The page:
Clovis News

Fresno competes to be Google Fiber test market

A campaign to bring Google’s experimental high-speed Internet service to Fresno is gaining momentum with the help of tongue-in-cheek YouTube videos and Facebook page photos.

The city of Fresno is applying to be a test market for Google Fiber, a new broadband network the Internet giant says is 100 times faster than the average home Internet connection.

Cities across the country are vying for Google’s attention, including Clovis and Merced. The competition is stiff. Topeka, Kan., temporarily renamed itself Google, Kan., and Duluth, Minn., jokingly declared in a video that all first-born children would be named either Google Fiber or Googlette Fiber.

Fresno officials are working on their application. Part of that effort is a video that was filmed Saturday with Fresno Mayor Ashley Swearengin and other community leaders.

As she stood in front of a camera in her office Saturday afternoon, Swearengin held a bright yellow sign that read, “I want my Google fiber!”

Community support is one of the criteria Google will look at, Swearengin said before filming a segment in her office.

“If we get our story across, we will be a top contender for this,” she said.

Swearengin wants Fresno residents to visit, where they can learn how to participate. The site includes a link to a page where residents can nominate their city with Google.

It also encourages Fresnans take a photo of themselves with a downloadable sign on the site that reads, “I want my Google Fiber,” and post it on the Google Fiber Fresno Facebook page at

YouTube videos are also part of the campaign. The city is encouraging residents to make videos to upload to a Google Fiber Fresno YouTube group.

For less technologically inclined residents, the city will host an “outreach station” from 9 a.m. to 6 p.m. Monday at City Hall, where the public can be filmed and city representatives will upload their videos.

Another session will be held in the Free Speech Area at California State University, Fresno, from 10 a.m to 1 p.m. Tuesday.

Google plans to test its Internet service in small number of communities across the country. The service area in selected communities is expected to include 50,000 to 500,000 people.

Google has not said when it plans to make its selections.

The company compares the shift to its 1-gigabit-per-second fiber-optic connection to the move from dial-up to broadband — and it cites all the technological innovation that accompanied it.

There will be a charge for Google Fiber. The company did not say how much, only that it will be “competitive.”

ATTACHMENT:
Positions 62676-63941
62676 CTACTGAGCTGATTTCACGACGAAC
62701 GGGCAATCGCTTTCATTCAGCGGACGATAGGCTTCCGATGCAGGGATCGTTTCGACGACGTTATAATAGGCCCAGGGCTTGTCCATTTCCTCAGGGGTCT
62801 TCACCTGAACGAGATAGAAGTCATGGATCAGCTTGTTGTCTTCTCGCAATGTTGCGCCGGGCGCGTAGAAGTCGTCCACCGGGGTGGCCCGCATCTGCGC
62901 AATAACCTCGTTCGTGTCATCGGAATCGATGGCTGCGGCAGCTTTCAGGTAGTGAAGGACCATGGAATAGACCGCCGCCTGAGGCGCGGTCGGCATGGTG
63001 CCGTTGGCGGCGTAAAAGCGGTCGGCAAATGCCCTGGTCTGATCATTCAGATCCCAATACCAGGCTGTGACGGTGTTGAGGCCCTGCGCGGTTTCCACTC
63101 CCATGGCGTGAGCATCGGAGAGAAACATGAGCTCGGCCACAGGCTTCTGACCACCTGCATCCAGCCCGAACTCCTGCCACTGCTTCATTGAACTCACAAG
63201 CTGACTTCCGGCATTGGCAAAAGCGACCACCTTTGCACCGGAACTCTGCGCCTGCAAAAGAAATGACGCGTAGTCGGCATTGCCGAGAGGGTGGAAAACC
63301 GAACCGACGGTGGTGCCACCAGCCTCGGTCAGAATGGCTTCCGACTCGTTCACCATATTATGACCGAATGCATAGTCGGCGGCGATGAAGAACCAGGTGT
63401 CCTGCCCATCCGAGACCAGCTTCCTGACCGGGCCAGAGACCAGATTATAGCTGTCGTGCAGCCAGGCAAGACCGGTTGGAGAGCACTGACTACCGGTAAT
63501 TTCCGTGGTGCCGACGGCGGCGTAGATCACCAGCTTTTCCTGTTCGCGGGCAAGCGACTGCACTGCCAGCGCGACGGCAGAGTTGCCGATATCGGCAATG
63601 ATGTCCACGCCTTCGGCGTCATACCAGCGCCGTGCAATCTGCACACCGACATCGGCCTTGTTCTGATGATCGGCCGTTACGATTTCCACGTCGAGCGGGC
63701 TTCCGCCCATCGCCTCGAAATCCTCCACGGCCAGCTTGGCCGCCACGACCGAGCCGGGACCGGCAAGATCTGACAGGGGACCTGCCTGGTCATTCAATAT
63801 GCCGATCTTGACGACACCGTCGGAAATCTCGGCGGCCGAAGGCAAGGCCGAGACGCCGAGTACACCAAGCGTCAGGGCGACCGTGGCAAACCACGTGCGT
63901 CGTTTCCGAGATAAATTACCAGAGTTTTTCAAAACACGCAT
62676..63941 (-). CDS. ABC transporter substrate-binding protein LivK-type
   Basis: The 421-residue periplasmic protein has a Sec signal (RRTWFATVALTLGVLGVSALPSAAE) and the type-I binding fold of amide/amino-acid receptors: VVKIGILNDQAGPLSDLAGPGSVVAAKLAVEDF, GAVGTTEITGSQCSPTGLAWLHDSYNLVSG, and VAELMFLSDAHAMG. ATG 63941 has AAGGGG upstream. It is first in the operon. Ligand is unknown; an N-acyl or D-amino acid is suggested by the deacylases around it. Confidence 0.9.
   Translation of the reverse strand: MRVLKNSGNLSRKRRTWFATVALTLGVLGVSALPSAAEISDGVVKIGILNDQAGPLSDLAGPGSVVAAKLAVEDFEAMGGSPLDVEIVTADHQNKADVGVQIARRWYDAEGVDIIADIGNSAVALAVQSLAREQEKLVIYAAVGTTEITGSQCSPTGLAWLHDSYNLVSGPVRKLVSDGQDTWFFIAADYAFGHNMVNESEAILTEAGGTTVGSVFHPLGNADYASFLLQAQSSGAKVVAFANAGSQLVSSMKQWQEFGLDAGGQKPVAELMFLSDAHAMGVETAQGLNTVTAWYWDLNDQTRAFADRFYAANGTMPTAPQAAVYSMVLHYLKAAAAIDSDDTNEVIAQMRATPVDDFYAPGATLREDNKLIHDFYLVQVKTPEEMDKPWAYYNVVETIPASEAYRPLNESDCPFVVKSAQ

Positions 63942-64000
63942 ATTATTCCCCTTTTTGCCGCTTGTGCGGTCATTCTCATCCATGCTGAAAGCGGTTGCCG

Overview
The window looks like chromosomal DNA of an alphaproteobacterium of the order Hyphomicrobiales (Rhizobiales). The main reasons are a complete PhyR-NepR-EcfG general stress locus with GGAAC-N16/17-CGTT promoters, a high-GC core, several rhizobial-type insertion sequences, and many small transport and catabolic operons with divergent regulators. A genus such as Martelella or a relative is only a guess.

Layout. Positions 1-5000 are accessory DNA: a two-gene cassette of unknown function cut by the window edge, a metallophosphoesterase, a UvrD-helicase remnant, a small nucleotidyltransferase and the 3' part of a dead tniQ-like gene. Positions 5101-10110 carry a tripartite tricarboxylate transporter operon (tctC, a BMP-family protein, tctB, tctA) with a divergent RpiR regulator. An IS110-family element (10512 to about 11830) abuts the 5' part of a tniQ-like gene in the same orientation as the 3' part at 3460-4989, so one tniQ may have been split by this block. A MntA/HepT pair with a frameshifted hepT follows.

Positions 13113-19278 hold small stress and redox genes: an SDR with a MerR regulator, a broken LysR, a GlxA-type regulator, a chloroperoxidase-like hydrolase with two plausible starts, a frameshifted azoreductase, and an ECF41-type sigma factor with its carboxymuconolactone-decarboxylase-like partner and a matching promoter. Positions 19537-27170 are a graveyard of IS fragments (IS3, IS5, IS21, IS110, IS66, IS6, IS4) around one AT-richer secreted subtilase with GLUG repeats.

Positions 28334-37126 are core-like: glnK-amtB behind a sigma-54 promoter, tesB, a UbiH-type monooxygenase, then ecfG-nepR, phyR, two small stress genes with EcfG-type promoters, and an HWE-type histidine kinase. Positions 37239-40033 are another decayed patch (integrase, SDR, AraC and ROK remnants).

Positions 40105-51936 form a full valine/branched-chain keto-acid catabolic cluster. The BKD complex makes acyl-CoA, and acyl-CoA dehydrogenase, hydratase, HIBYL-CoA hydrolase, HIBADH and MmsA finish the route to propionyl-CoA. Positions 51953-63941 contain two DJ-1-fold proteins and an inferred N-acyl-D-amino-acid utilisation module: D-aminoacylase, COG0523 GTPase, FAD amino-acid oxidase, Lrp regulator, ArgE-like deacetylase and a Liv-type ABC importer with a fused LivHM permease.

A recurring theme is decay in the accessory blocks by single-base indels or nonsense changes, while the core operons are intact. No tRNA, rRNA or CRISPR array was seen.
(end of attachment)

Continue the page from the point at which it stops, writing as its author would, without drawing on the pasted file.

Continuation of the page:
In addition to the lighthearted videos and photos pouring in, the city of Fresno is citing more serious reasons for bringing Google Fiber to town.

They include the city’s diversity, as well as the fact that Fresno frequently has been a test market for products, said Suzanne Bertz-Rosa, creative director of Bertz-Rosa Design, one of two firms the city hired to help with outreach to the public and other stakeholders. The other firm is Catalano Fenske & Associates.

Doctors rely on Internet teleconferencing to diagnose patients in rural areas, and the University of California at San Francisco uses it to teach students at its Fresno campus. But those teleconferences are severely limited by lack of available bandwidth, said Donna Hudson, director of academic research and technology of UCSF-Fresno.

Students can watch a lecture, but they can’t ask questions. And only one teleconference can happen at a time. That means students can’t watch complicated surgeries performed in San Francisco that are usually scheduled with little notice, she said.

Community Regional Medical Center also uses the Internet in its emergency rooms when a patient doesn’t speak English. The hospitals can connect to a person elsewhere who can translate, Hudson said. But only one such teleconference can happen at a time, meaning some emergency room situations go without an interpreter, she said.

Support for bringing Google Fiber to Fresno was growing on and Facebook before the city jumped on board. Residents have continued to lobby for Google Fiber since then.

One of the videos on the YouTube page was made by Katie Johnson of Fresno, who submitted a high-speed version of her commute home, shot from a hands-free camera on her dashboard. Among the words that appear on the screen during the video: “I want to ride the Google Fiber super highway.”

Johnson said Google Fiber would benefit Fresno residents in several ways, including making the average Fresnan’s Internet connection faster. She frequently downloads movies from Netflix and said she gets frustrated at how long it takes.

“I just think the more competition we have for Internet service, obviously the better it is for customers,” she said. “It’s greater opportunity for the residents of Fresno who can’t afford service.”

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